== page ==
Women’s history month raises awareness of women’s achievements in all aspects of life and shines a light on the vision for a fairer world where all are treated equally.
The ratio of one month out of 12 seems generous in comparison to the way women are represented in history and culture. The numbers drop even further when looking for anyone other than white women being represented.
I studied History at university many years ago. The degree content was refreshing after a school curriculum focused on Roman Britain, Henry VIII and Britain at War in the Twentieth Century. My university had a School of African and Asian Studies and students who signed up for any History degree could take courses from other university schools as part of their study. In fact, it was encouraged and was a great opportunity. History is so much more interesting when viewed from different perspectives.
At the time there were few female voices among the professors and lecturers, fewer still from diverse backgrounds. Olivette Otele was the first black woman to be awarded a full professorship and chair of history at a UK university. She was appointed less than three years ago.
Silencing the female voice has been the norm for centuries. It is dangerous in many ways.
Right now, we’re in a global pandemic that has pressed many women into longer hours juggling work and caring roles. In the midst of this, attempts to speak up about how women are often held responsible for the actions of violent and controlling men have been met with resistance.
There are two often quoted statements about history: “History is written by the victors” and “Well behaved women seldom make history”.
The “victors” in historic terms were overwhelmingly male and wealthy or sheltered, in every sense, by a religious scholastic life. Educated men writing for a male readership, there was limited chance for anyone other than their peers to critique the work. Women were recorded as saints, wicked, or victims.
“Well behaved women” is often misquoted as a rallying cry for action, and it works well in reminding that a demure approach rarely gets noticed. But the comment was initially written as a call to take note of the role all women play in shaping history despite their actions rarely being documented.
This is well captured by a tale Sandy Toksvig tells from her university days. She was taking a degree in anthropology and her lecturer showed the class a photo of an ancient antler bone marked with 28 notches. It was being put forward as an example of man’s first attempt at a calendar. The lecturer asked her class, including a young Sandy, what man has need to know a 28-day cycle? Pointing out the historic markings were much more likely to be made by a woman.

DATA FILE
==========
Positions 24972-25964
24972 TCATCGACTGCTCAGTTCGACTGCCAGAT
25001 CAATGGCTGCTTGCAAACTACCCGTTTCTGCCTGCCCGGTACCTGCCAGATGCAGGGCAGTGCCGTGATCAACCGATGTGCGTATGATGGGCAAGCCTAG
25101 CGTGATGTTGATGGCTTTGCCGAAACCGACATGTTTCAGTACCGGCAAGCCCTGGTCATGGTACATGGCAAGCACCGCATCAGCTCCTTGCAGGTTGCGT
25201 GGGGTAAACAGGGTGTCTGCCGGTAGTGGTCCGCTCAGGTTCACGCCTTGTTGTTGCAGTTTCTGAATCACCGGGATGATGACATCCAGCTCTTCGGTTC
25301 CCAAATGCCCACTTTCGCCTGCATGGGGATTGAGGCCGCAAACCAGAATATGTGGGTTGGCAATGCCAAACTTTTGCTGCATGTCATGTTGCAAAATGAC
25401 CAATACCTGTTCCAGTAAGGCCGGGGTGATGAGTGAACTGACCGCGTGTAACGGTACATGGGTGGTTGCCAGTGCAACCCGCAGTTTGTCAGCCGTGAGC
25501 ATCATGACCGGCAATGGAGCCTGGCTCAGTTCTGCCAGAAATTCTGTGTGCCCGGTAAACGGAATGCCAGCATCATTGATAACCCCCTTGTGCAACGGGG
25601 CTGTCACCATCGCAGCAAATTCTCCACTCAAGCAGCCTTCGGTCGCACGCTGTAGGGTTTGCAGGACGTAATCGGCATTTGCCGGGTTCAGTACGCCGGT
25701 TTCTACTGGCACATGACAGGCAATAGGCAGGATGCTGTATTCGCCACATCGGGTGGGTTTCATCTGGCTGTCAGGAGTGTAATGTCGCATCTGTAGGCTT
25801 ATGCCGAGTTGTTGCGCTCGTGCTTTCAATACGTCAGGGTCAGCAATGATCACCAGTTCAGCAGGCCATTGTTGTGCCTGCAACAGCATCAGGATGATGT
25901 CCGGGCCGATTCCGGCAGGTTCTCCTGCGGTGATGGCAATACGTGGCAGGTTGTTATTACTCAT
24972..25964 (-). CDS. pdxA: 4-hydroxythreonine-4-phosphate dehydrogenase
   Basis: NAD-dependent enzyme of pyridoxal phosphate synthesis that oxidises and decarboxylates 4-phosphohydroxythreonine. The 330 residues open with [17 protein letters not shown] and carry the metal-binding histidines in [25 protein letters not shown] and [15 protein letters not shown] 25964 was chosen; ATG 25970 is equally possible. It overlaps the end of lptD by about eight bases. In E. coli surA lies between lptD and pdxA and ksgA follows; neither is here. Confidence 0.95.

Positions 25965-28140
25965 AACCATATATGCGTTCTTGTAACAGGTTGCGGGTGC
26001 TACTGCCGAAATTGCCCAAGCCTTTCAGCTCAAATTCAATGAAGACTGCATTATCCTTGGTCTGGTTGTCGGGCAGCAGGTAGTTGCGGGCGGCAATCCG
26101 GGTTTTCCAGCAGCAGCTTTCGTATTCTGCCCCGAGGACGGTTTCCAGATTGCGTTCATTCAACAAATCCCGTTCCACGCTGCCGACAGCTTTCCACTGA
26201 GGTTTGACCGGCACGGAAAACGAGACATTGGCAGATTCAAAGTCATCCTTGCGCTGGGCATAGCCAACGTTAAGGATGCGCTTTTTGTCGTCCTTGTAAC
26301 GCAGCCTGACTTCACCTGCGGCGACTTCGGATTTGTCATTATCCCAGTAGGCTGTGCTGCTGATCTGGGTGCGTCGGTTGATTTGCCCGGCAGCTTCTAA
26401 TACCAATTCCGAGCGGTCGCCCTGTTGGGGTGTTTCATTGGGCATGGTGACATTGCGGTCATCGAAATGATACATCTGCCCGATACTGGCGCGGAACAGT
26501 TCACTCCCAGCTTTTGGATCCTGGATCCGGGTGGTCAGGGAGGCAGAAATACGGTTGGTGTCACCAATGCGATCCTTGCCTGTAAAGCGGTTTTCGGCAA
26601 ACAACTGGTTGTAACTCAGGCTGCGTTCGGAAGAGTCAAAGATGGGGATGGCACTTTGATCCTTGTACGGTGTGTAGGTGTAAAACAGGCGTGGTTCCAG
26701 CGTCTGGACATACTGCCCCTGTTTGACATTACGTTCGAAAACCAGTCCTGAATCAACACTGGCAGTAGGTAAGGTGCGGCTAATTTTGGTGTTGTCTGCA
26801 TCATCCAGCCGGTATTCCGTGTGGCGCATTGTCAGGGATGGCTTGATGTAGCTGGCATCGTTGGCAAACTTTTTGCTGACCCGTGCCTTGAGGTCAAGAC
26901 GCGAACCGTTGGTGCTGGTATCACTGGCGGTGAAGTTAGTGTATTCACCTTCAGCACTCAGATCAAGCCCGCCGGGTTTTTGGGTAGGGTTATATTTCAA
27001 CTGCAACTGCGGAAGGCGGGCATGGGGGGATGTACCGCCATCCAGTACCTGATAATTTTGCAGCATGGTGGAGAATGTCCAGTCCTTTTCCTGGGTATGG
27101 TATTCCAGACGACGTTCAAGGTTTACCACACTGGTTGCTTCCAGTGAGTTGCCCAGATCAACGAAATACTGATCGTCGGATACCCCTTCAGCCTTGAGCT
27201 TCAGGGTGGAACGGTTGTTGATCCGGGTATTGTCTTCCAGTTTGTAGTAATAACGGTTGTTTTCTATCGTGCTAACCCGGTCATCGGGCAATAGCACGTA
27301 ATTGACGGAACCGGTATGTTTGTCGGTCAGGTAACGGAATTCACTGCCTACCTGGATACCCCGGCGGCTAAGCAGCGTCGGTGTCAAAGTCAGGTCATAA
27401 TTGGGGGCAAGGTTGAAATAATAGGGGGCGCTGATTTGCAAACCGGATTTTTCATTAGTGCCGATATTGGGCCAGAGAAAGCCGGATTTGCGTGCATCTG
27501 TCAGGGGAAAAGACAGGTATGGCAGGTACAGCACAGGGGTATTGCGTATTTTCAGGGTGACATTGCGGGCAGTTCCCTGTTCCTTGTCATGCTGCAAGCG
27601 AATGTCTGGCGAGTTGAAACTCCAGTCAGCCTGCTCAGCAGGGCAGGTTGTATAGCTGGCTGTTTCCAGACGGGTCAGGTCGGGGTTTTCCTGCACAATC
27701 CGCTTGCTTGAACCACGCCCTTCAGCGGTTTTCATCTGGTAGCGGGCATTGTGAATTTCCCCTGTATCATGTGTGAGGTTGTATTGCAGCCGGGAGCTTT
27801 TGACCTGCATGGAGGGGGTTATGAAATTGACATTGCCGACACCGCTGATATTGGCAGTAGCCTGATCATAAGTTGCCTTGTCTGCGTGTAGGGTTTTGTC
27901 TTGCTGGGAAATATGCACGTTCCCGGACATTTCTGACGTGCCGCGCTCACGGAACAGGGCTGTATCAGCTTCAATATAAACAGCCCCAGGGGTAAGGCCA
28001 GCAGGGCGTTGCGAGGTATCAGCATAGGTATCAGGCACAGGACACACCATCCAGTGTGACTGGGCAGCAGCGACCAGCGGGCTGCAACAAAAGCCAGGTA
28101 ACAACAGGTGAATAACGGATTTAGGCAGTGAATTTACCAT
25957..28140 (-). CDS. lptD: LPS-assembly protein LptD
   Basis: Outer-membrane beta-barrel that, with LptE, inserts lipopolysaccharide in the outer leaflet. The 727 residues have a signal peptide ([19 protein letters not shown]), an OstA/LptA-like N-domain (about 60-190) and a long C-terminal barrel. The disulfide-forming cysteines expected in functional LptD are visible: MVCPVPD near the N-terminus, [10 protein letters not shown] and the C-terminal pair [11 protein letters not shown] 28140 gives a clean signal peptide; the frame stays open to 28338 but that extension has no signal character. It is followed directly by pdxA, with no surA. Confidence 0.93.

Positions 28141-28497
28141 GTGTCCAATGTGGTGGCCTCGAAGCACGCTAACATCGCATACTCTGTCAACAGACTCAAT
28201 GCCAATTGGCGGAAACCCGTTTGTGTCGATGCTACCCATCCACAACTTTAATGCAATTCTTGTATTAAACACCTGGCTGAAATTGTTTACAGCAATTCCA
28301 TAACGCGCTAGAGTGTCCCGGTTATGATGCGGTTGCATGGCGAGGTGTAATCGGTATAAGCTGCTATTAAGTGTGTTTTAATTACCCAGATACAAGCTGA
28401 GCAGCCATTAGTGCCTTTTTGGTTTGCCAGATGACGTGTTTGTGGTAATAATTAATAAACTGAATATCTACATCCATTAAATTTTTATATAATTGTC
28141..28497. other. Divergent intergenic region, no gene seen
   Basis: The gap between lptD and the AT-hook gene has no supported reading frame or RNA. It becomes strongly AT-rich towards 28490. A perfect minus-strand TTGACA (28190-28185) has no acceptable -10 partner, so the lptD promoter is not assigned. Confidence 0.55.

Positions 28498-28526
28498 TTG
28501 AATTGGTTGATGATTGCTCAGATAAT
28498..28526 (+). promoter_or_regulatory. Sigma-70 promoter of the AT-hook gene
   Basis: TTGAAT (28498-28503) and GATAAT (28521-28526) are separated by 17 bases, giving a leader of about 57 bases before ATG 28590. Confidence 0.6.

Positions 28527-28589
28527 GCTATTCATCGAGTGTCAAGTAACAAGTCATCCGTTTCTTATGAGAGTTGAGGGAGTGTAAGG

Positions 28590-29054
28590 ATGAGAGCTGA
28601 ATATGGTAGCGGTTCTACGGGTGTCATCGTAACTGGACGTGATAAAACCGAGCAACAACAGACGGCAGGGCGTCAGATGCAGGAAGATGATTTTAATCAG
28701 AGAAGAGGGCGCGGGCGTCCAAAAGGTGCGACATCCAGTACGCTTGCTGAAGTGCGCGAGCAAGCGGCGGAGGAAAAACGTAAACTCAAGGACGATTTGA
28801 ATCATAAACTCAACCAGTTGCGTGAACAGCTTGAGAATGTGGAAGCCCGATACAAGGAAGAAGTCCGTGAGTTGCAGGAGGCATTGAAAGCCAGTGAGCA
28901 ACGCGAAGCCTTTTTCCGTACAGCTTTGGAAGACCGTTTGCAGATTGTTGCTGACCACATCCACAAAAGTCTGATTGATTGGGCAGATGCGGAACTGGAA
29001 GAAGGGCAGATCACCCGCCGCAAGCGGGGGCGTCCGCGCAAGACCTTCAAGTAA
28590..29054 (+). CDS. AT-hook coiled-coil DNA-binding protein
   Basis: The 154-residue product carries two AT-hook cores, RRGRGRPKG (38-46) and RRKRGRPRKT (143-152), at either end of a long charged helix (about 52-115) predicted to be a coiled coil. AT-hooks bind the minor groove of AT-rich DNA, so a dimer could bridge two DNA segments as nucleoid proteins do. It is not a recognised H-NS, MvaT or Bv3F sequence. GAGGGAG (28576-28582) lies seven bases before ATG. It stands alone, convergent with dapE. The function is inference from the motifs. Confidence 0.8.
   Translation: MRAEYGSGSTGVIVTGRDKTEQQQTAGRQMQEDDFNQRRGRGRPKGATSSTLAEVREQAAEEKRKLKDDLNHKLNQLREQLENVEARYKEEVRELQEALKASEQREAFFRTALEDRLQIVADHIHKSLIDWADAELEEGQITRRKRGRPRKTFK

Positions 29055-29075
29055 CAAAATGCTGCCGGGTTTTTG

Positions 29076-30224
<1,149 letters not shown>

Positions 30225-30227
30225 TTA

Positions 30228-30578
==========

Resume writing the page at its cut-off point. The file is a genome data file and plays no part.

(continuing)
Even when a woman literally leaves her mark, she runs the risk of being written out of history.
Being seen and heard matters. LGBT+, ethnic minorities, people with disabilities and many many more who rarely make the footnotes of history can and should be recognised at the start, not as an afterthought if at all.
As communicators, we work hard on building rapport with an audience, understanding different perspectives and using the right language for positive change. We can all do better, no matter our own gender or backgrounds, to make sure we are working together for a better future.
At the end of Women’s History Month, it is well worth taking time to look at how we are shaping today’s stories that will become tomorrow’s history for our communities.
Embracing and resonating wider experiences must be an integral part of future reporting, storytelling and historic study.
Alix Macfarlane is the Chair of LGcomms and Head of Communications & Engagement at West Sussex County Council. You can find her on Twitter @AlixMac.
The photo is of Alix’s great grandmother Gwendoline Oldershaw and grandmother Jeanie Clark (who died in January aged 102), taken in late 1918.